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Thursday, May 5, 2016

Encouragement and a {Slightly} New Direction


In March, I was facing being gone for three weeks (that was not hard!) and needing to write posts ahead for my blog. I had very few ideas and little time to get it done. Suddenly it loomed ahead of me like a mountain to be scaled and I got discouraged.


Rather than half heartedly doing a few posts, I decided to just be honest. I can see how many are reading my blogs and there are about 100 per post. (A couple of posts have practically gone viral like this one with twenty questions for married couples that has had 29,000 views and been pinned on Pinterest over 7000 times!) But I was wondering if I was helping anyone, causing anyone to think through things, inspiring anyone to show love to their family through family meals, devotions, chores, manners, hospitality, and conversation? So I decided to ask.

A few people answered. Here's a sampling:


Definitely forgiven, Kim!
(And if you want to receive my blog posts by email, just sign up a little up and to the right of here. They come right to your inbox, no searching, waiting for the page to load, and you can cancel at any time.)


Thanks, Anna. Those are the areas I have been trying to integrate into the blog, although some posts focus on just one of those areas.


Mitti, it's so encouraging to know that you didn't just think about it, but actually tried my ideas.

I love writing. I've loved having a "platform" for my ideas and thoughts and I plan to keep it up. 

One of my "problems" with writing about family mealtimes is I no longer have kids at home. (Well, one is back from finishing college and I'm in no rush to see her move out, but she is looking at apartments.) So I no longer have two, three, or four children at home, around my table at mealtimes like I did for so many years. So I don't have the stories that come with that. And I can't remember more than the ones I've already written about. That's where I would love some help from you. If you have children at home, I'd love to publish your stories in my blog. Just tell what happened at dinner one night! Here are my guidelines for writing a post.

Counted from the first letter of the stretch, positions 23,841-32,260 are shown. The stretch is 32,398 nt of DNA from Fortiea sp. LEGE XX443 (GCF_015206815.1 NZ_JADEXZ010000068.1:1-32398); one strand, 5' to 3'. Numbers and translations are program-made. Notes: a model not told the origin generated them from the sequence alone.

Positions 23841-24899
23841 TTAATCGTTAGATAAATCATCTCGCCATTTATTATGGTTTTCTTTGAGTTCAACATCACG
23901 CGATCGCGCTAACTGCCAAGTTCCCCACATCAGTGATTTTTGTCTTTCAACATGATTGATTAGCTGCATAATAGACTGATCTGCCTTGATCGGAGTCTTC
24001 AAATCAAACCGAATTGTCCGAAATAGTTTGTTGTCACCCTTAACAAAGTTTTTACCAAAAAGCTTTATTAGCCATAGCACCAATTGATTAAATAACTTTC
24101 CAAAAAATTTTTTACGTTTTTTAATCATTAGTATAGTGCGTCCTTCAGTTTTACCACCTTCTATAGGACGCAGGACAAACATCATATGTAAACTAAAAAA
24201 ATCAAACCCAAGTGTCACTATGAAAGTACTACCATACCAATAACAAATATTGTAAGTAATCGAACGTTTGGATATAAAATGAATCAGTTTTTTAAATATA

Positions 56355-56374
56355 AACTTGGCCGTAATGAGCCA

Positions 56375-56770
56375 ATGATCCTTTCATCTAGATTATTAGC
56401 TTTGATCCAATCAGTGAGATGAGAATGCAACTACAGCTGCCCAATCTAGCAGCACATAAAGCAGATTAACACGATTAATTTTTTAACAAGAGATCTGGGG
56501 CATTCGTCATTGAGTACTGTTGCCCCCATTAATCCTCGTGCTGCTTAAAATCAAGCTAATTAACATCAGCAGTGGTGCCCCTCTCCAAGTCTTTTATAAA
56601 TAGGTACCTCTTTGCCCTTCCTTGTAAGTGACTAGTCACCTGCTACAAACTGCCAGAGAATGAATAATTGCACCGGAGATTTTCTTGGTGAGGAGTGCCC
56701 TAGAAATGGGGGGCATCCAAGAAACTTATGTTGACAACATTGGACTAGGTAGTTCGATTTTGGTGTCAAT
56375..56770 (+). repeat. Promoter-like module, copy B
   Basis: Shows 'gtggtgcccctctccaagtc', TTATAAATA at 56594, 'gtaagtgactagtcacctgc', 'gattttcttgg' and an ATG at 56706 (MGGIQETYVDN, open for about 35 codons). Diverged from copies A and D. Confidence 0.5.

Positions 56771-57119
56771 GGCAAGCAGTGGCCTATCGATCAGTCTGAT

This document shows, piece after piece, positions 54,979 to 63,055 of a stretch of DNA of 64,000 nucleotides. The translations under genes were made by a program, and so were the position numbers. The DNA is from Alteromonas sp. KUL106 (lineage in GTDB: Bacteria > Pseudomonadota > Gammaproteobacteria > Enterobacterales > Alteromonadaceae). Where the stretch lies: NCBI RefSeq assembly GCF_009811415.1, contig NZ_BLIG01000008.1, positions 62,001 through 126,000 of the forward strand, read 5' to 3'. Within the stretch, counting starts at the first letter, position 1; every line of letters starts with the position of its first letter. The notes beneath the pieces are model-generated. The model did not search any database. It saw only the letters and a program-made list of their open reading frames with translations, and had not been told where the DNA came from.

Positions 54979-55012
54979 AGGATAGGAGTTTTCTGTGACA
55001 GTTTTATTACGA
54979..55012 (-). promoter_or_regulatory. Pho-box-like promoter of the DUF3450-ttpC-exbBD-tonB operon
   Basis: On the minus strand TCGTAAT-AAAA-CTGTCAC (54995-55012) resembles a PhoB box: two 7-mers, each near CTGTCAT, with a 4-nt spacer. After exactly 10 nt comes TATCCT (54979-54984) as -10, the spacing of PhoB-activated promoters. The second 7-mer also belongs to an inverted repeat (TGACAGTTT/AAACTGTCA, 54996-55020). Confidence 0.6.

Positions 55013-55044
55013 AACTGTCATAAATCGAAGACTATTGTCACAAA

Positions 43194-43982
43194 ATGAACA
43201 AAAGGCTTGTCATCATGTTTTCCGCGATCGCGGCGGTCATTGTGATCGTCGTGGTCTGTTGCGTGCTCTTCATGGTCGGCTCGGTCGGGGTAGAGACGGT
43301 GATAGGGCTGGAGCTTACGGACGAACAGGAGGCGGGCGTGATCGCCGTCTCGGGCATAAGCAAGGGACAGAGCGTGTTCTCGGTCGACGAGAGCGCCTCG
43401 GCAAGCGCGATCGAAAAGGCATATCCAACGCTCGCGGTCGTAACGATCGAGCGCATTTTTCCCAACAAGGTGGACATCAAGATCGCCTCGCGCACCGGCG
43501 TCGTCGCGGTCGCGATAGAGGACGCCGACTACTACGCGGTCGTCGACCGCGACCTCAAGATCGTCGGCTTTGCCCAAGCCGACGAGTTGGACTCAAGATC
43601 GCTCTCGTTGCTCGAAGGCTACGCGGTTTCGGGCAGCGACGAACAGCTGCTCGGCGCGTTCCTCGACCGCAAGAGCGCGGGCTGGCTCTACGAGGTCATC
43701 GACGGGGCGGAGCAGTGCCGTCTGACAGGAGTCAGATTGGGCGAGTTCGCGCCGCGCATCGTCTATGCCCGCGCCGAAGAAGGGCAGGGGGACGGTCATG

Along with that, since I don't have new stories to tell, I thought that I would make some slight changes in the blog. 
  • Look for a new look! Coming soon we'll update the look and make it easier to read.
  • Around the Table! I will be sharing with you as though you were sitting with me at my table
    • devotional thoughts
    • ideas for meals
    • new recipes
    • questions I'm thinking through
    • what God is teaching me
I don't want it to be all about me, though. I want to keep that focus of integrating faith, family, friends, and food (and conversation!) We can say "fellowship" to keep it with "f's"! :-) So I want you to help. If you write to me with...
  • your ideas, 
  • your thoughts, 
  • your suggestions, 
  • your questions
...we'll have more to talk about! You can always leave a comment below or you can write directly to me through this link. I'd love to hear from you!







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Thursday, April 28, 2016

Middle Eastern Hospitality

When we arrived we were weary. A three day conference held in Arabic with a translator sitting behind us...most of the day in a an old Hyundai with five adults...sightseeing around ruins that involved a couple hours of walking...a huge and delicious lunch of mansaf (a typical Jordanian meal of lamb, yogurt, and rice) at 4pm...watching a sandstorm move across the Jordan River valley at sunset...and the fact that it was after 10 pm all contributed. Now we were delivered to the home of a German woman we had only met for a few minutes the day before. At her house our group--a Dutch couple, our Jordanian friend cum tourist guide, and my husband and I -- found a Jordanian man, an Algerian man, and a German man as well as our hostess.





Our friend left to retrieve our luggage which had been delivered elsewhere and we were offered some ginger-lemon tea. Discussions were going on in four languages, but we were the only ones who always were speaking in our first language, because we don’t speak Arabic, German, or French!

Jerash

Our friend arrived with our suitcases and plastic bags full of lamb filled pita bread, hummus, eggplant hummus, pickled cucumbers, carrots and turnips, yogurt, and more pita bread. We didn’t need to eat anything, but we did because it was all so good.


Hummus


Our hostess showed us to our room where we found two large twin beds pushed next to each other. There was a pile of towels in the bathroom to choose from and a hot shower to get the ancient dust from the the fascinating, column lined Roman city of Jerash off our bodies.


The next morning our hostess had to be at a meeting at 7:30 am so we wandered out and found our own breakfast amid the clutter of pita breads, apples and oranges, hummus from the night before in the fridge, spicy olives, tasty cherry tomatoes, and large slices of cucumber and pepper. Not your average Kellog's breakfast, but one I enjoyed greatly.


We had friends from South America, who now lived here, arriving to pick us up for most of the day so we left after putting a load of laundry in the machine and hanging it on the rack on the balcony to dry in the dry Jordanian air.